While silicon electronics has been a success in modem technologies, silicon photonics is still in development and in need of a laser source. Many approaches have been explored, from anodized silicon luminescence, to generating direct emissions by quantum-confinement, and to indirect down-conversion of a shorter wavelength laser light via silicon's nonlinear dielectric responses. One approach that was developed has led to the demonstration of laser emission in silicon-on-insulator at cryogenic temperatures (<85K).

Silicon's inability to emit light and to 'lase' is rooted in the particular atomic arrangement (lattice) of silicon atoms in their crystalline form. As such, the creation of an all-silicon laser or merely an efficient all-silicon light emitter would necessarily begin at the atomic level. Emissive deformation centers (or 'designer defects') were created in the silicon lattice. These emissive centers exist naturally in silicon. In electronics, they are either detrimental to device performance or are a source of unwanted variation.

One example of such centers is called the G-center, which is formed by moving a silicon atom from its normal lattice site and substituting a carbon atom in its place. When the substituted carbon pairs up with a second carbon atom nearby, a local lattice deformation or emissive center is created and an electron captured at the site can then emit light directly. One way to make silicon more optically active is to increase the density of these G-centers, without adversely increasing electrical and optical losses, so as to allow laser action.

A nano-patterning technique was developed that uses an etch mask made of a regular array of oxide (AAO). In the etching process, this AAO mask is placed directly on a slice of silicon. The etching through the mask results in a pattern of silicon structures. The extreme uniformity of the approach helped to keep optical losses low, the large field size provided sufficient total optical gain, the small feature sizes minimized scattering loss, and the hardness of the AAO stood up well against the deep etching process and protected the underlying silicon everywhere except where the nano-pores were to be etched.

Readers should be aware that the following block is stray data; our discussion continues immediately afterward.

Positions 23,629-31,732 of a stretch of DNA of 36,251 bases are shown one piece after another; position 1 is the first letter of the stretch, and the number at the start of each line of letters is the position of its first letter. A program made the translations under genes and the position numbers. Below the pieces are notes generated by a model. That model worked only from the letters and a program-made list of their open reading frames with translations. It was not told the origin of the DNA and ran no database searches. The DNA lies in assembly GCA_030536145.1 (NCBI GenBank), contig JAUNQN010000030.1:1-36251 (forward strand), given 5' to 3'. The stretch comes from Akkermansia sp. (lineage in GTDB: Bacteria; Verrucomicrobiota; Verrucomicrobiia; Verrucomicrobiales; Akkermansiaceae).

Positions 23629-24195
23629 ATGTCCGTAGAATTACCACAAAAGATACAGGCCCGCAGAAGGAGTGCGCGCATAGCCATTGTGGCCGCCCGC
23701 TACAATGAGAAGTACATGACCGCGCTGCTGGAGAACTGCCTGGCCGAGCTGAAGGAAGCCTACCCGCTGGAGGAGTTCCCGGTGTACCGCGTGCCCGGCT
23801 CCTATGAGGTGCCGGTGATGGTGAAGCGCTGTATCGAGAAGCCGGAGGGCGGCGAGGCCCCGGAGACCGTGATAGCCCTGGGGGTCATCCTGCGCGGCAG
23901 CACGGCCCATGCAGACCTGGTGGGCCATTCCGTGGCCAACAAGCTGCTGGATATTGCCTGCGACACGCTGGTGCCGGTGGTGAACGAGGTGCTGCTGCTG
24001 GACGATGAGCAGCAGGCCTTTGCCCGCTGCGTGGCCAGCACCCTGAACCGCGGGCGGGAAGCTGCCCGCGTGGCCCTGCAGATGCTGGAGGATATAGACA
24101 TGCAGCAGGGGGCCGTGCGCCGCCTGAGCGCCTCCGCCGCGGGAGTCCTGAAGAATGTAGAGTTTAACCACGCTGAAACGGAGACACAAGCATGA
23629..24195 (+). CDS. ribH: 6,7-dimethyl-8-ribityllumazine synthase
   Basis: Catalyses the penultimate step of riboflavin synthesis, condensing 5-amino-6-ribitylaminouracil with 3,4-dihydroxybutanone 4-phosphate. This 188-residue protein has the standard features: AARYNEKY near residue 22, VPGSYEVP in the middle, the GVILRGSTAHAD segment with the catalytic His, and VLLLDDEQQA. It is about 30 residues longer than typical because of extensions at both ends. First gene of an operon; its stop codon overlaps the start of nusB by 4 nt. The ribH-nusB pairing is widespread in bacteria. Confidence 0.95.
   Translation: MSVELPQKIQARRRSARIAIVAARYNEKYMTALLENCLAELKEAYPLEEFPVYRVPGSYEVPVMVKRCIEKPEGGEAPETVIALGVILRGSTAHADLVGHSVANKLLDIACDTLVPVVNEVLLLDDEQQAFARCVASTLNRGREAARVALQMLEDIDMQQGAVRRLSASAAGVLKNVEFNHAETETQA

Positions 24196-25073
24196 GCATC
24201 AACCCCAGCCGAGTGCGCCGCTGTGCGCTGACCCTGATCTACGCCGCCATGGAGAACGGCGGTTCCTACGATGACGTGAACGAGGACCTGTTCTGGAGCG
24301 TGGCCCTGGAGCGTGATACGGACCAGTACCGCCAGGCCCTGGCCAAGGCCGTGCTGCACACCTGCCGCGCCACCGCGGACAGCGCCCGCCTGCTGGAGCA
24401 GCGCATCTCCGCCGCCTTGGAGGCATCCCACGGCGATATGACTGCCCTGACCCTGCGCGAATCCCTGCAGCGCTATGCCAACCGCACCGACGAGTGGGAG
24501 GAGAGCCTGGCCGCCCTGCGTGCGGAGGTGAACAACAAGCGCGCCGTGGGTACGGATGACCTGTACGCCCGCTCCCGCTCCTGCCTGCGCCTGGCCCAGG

The same nano-patterned etching pro - cess also created local lattice deformation and strain field in the side-wall region (-4 nm thick) and a band-gap narrowing. Both benefited optical emission by facilitating the gathering of electron-hole pairs from the surrounding silicon to the emission centers in the side-wall layer of the etched pore. This itself also benefited from the fact that the nano-pores are much closer together than the electron diffusion length within crystalline silicon.

A future option is to combine patterned implantation with the strain effects that can aid in optical activity, both through direct lattice deformation and indirect selection and stabilization of the desired emissive deformation centers.

This work was done by Jimmy Xu of Brown University for the Office of Naval Research.


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Lasing Consequences of Silicon Nanostructures

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This article first appeared in the February, 2009 issue of Defense Tech Briefs Magazine.

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